This week’s comment finds March sugar futures continuing to push higher into territory not seen since mid-September. Energy market strength has translated into higher prices for March sugar futures. The rally appears to be fueled in large part by short covering with open interest shrinking along with the short position of the funds. 15.22 is the line in the sand this market must cross and hold for bulls to gain a level of comfort while funds continue to be pushed out of short positions and begin to establish new, technically signaled, long positions. A recent missive from a long standing, widely read ICE softs markets commentator saw her highlighting the ability of the sugar market to essentially shrug off the end of European production and export controls. The commentator, Judith Ganes, who has always been keenly tuned in to softs market fundamentals, mentioned that it may too soon to conclude the whole episode is baked into the sugar market cake. While I agree with her, the chart has gone from taking aim at new lows to setting up for another attempt at upside breakout. This is not the first time we have been here. Since June we have seen these breakout attempts run into resistance in the 15’s. Technically, the chart looks poised to make a move into the mid 15 area and beyond. Funds are still short and any move over 15.22 will see them getting less so and maybe even long. If commercial pricing at those levels does not show up the market will have to auction higher to find willing sellers. Fundamentally, I am not sure this market has the ingredients to add upside layers to the cake. The 18-day moving average comes in at 14.62 in the March contract. Stochastics are in overbought territory. March sugar has managed to close over the 50-day moving average, 14.45, for the last 8 trading sessions. Every day that this market manages to stay above that level is further evidence of a possible trend change in March sugar in spite of surplus numbers that say otherwise. 


Mar ’18 Sugar Daily Chart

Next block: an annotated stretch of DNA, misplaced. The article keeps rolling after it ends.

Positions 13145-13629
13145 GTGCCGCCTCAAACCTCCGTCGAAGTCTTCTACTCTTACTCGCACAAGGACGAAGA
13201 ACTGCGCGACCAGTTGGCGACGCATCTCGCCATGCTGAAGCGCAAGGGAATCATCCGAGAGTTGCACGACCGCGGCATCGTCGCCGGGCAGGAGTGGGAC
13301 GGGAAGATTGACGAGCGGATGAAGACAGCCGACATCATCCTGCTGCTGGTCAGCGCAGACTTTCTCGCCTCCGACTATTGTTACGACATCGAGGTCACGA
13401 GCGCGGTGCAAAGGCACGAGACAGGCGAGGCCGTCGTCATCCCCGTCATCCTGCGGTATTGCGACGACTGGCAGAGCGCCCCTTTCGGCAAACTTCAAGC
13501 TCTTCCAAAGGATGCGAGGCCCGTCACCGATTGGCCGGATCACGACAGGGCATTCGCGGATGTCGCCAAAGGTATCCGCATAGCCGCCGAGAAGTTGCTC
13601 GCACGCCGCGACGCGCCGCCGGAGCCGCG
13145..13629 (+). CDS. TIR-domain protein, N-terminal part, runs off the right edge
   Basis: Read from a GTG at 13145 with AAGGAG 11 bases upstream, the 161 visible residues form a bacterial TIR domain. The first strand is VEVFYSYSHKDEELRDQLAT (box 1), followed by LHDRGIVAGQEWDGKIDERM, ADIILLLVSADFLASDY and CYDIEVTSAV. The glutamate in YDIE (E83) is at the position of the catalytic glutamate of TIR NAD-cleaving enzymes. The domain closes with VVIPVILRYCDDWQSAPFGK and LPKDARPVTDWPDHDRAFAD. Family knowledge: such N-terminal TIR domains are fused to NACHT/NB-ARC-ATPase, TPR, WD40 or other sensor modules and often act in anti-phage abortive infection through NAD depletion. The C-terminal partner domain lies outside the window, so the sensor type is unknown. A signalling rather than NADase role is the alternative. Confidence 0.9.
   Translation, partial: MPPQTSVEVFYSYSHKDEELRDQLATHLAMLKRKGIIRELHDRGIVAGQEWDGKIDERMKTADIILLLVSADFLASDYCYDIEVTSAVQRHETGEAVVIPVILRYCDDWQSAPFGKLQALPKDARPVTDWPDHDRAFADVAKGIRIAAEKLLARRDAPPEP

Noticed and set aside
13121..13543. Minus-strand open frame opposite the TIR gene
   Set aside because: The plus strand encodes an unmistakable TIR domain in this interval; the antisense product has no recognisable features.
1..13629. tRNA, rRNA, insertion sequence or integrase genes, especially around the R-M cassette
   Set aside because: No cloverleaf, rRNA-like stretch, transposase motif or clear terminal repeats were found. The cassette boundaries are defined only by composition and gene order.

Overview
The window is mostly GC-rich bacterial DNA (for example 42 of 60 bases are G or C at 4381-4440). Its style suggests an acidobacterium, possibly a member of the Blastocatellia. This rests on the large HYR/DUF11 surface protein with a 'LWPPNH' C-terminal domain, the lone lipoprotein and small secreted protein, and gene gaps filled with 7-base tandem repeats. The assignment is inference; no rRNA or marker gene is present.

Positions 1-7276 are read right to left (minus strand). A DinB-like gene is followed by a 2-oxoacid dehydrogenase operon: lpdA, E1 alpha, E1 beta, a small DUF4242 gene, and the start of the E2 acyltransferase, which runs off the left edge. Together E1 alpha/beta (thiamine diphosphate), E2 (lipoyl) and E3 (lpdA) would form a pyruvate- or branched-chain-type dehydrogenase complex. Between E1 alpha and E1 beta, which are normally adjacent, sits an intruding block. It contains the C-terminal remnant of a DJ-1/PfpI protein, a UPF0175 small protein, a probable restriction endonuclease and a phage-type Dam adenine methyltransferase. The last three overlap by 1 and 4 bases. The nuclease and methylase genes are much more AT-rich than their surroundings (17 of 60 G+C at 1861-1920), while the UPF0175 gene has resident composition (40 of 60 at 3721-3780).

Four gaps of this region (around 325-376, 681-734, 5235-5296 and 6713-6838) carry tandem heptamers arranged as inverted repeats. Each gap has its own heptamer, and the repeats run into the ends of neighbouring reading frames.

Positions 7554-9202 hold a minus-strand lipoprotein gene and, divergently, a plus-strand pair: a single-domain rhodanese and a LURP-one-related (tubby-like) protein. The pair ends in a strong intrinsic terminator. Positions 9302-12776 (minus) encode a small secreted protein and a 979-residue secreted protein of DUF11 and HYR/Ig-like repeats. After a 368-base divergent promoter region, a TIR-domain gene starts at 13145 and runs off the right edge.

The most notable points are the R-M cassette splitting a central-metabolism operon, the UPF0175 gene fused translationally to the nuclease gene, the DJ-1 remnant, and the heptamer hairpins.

Mar '18 Sugar Daily Chart

Joe Nikruto

Joe Nikruto attended Indiana State University and DePaul University in Chicago with a major concentration in economics. "It was during college that I got a job as a runner at the Chicago Board of Trade. I was immediately hooked," he says.He adds that he also enjoys futures trading because anyone can do it. "Your success depends on how you handle the risk and how much work you are willing to put in. You don't need a big-time Wall Street connection, or a degree from an Ivy League school to get started. Your success largely depends on you and what you put into it." In 1992, he started as a runner and back office clerk for a very large futures commission merchant (FCM). He moved up to pit clerk, then research associate working on the trading floors directly for a grain and livestock concern based in Memphis. He spent time on various trading desks for a large retail FCM and then became Series 3 registered in 1997. He also helped develop an online trading platform and consulted on development and trading of mechanical trading systems. He has always worked to assist his clients with all types of trading-from option strategies and hedging to complicated mechanical trading systems. His advisory background includes Floyd Upperman, McMaster, Walter Bressert, Ken Roberts, Tech Guru, Hightower, Helms and Barry Rosen. As for his involvement with RJO, Nikruto says, "R.J. O'Brien has been in operation for more than 100 years. That is a century of supporting customers. You have to be doing something right for folks who use futures to choose to do business with you for that long."